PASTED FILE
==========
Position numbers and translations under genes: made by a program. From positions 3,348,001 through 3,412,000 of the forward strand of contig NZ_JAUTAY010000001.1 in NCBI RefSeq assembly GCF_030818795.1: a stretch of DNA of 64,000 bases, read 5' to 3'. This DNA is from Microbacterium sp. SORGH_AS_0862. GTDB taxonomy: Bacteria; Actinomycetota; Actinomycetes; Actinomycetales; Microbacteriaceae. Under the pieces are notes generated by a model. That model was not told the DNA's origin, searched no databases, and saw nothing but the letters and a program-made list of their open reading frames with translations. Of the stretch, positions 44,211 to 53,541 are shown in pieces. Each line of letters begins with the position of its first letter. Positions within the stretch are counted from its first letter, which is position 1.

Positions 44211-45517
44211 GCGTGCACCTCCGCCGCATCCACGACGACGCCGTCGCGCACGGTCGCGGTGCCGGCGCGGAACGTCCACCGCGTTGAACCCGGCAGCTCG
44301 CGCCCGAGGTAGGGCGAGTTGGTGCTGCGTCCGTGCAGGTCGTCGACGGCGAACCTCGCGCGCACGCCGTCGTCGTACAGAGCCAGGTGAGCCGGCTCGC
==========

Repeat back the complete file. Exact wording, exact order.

Position numbers and translations under genes: made by a program. From positions 3,348,001 through 3,412,000 of the forward strand of contig NZ_JAUTAY010000001.1 in NCBI RefSeq assembly GCF_030818795.1: a stretch of DNA of 64,000 bases, read 5' to 3'. This DNA is from Microbacterium sp. SORGH_AS_0862. GTDB taxonomy: Bacteria; Actinomycetota; Actinomycetes; Actinomycetales; Microbacteriaceae. Under the pieces are notes generated by a model. That model was not told the DNA's origin, searched no databases, and saw nothing but the letters and a program-made list of their open reading frames with translations. Of the stretch, positions 44,211 to 53,541 are shown in pieces. Each line of letters begins with the position of its first letter. Positions within the stretch are counted from its first letter, which is position 1.

Positions 44211-45517
44211 GCGTGCACCTCCGCCGCATCCACGACGACGCCGTCGCGCACGGTCGCGGTGCCGGCGCGGAACGTCCACCGCGTTGAACCCGGCAGCTCG
44301 CGCCCGAGGTAGGGCGAGTTGGTGCTGCGTCCGTGCAGGTCGTCGACGGCGAACCTCGCGCGCACGCCGTCGTCGTACAGAGCCAGGTGAGCCGGCTCGC